Game AI Development Event at Kurukshetra 09

College of Engineering, Guindy is organizing a game AI development event this time at  Kurukshetra, the annual International Techno-Management festival.

Kurukshetra 09

Kurukshetra 09

We wanted the event to reflect the current trends in the Game AI development industry. It is left to the participants to be the judge of to what extent the main goal is accomplished. The trends seem to be

  • Player specific content
  • A move away from hard-coded-rules based opponents.

We chose Lunar Lander to be the test game for both problem statements. Why? Lunar Lander was one of the earliest games to use Vector Graphics. But that’s not the reason why. Lunar Lander is simple, to code and to play. And.., it seemed to offer scope for hacking both problem statements. And now to the problem statements.

The First problem statement is a challenge to create a player that plays the Lunar Lander. You could try a rule based approach and try coding it. And you may succeed too. But I’ll bet the easier way out is to make your player learn how to handle the Lander. There are many situations where a rule based approach would fail. Consider the case of a car racing game, a rule based approach may satisfy the initial requirements of the game. Your racer may successfully out-race the human player, but it wouldn’t do well on tracks you, as its programmer would not have seen.  Because your AI doesn’t know how to ‘drive’. Well, that’s the motivation for this problem statement.

The second problem statement is with regards to content creation. Simple games such as Lunar Lander, I think deserve to engage the player for longer than 3 levels. The content of the game is very simple. It involves very little graphics. Is it possible to use modern / not-so-modern techniques to generate an infinite set of levels?? Theoretically, yes. Further, would these levels, ‘engage’ the player as much as hand-crafted levels would? It is definitely worth a try.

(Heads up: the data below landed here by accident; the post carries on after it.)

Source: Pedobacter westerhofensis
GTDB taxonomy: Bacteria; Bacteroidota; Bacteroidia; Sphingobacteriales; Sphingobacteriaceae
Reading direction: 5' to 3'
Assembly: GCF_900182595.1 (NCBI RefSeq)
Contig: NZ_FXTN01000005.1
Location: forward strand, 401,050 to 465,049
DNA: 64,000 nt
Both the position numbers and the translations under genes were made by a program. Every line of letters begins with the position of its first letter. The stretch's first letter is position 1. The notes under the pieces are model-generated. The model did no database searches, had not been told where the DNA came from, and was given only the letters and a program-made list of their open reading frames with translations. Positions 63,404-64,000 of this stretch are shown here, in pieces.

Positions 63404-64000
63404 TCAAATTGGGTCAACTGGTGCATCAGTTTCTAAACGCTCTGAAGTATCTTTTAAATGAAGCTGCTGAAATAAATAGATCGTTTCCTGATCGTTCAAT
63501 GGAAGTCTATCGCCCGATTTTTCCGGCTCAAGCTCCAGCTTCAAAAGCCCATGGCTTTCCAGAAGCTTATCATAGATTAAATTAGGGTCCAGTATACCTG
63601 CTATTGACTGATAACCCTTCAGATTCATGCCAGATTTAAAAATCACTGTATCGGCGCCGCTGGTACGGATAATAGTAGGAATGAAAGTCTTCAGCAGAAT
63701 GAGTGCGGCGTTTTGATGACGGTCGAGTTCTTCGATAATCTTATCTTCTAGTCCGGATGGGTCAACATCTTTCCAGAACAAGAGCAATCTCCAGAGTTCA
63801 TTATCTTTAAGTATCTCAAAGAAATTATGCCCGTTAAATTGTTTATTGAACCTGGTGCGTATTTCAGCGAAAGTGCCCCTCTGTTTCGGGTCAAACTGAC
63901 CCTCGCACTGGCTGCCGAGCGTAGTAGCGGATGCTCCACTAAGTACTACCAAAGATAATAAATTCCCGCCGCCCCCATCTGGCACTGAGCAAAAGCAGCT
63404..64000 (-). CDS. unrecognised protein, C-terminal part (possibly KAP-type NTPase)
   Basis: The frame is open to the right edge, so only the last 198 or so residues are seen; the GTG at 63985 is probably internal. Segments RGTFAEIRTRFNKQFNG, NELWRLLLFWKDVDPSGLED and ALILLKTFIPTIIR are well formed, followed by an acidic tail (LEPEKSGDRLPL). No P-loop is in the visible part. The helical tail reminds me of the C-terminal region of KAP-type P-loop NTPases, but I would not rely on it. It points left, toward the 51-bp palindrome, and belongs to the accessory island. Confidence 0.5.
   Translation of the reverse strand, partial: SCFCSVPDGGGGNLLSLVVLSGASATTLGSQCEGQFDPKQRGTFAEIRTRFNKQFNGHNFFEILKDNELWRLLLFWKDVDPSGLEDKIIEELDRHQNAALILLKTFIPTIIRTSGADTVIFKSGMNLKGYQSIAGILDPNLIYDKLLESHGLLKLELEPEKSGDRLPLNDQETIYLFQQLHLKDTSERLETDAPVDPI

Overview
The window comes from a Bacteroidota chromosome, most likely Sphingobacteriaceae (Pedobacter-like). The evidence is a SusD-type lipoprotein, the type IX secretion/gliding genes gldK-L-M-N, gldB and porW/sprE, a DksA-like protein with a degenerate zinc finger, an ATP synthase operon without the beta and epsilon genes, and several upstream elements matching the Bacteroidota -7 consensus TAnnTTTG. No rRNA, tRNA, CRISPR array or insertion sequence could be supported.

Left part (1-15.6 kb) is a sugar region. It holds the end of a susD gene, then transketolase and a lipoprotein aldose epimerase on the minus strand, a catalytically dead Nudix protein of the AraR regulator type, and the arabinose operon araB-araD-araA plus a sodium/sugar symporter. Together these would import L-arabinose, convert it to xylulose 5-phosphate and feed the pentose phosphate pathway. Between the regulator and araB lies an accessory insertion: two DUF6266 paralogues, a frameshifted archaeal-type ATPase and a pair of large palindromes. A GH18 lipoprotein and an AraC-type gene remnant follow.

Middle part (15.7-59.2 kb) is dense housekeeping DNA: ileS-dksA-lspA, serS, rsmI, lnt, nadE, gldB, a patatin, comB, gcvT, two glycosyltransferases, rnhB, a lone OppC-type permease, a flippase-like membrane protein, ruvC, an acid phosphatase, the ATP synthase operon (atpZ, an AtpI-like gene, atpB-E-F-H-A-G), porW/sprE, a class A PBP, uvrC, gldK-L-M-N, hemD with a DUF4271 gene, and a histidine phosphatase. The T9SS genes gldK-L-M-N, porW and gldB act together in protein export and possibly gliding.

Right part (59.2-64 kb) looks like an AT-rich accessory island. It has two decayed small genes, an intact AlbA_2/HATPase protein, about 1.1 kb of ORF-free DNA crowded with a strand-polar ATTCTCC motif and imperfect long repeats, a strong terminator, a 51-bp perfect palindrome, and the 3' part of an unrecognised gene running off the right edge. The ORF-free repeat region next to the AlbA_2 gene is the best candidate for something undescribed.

Well, if you are a Game AI developer PRO, and all this seems, well, ‘childish’ to you,  or in case you disagree with what we have identified as the current trend in the industry, try the third problem statement. If you have any innovative ideas on game AI, an implementation of your concept is most welcome. Although, we are not intending to accept any text-book based search algorithms. Even slightly modified but better versions are accepted.

This is the link to the event’s page. Please go through the problem statements again. This is the first time we are attempting such an event. Your comments and suggestions are welcomed. They would be most invaluable to making this a more successful event in the next editions of Kurukshetra. Have fun, Merry Christmas and Happy New Year!!!


The Chameleons Problem

At one point, a remote island’s population of chameleons was divided as follows:

* 13 red chameleons
* 15 green chameleons
* 17 blue chameleons

Each time two different colored chameleons would meet, they would change their color to the third one. (i.e.. If green meets red, they both change their color to blue.) is it ever possible for all chameleons to become the same color? why or why not? If the number iof chameleons are a,b and c., is it possible to arrive at a condition for this to be possible??

Here is the solution:

let f(a,b,c) = |a-b| + |b-c| + |c-a|.

Then for each operation, the f() value changes by 0,3,6; anyway the changes is 3k. So if finally all have the same color,

then f() = 2(a+b+c).

In the case a=13, b=15, c=17, f()=8;
Finally we need f()=2(13+15+17)=90.

This implies 8+3k = 90. This is impossible for an integer value of k.

If a=6, b=6, c=33,

Intially, f()=0+27+27=54

Final value would be f()=2*(45).

54+3k=90 is possible when k=12.

I guess that solves it.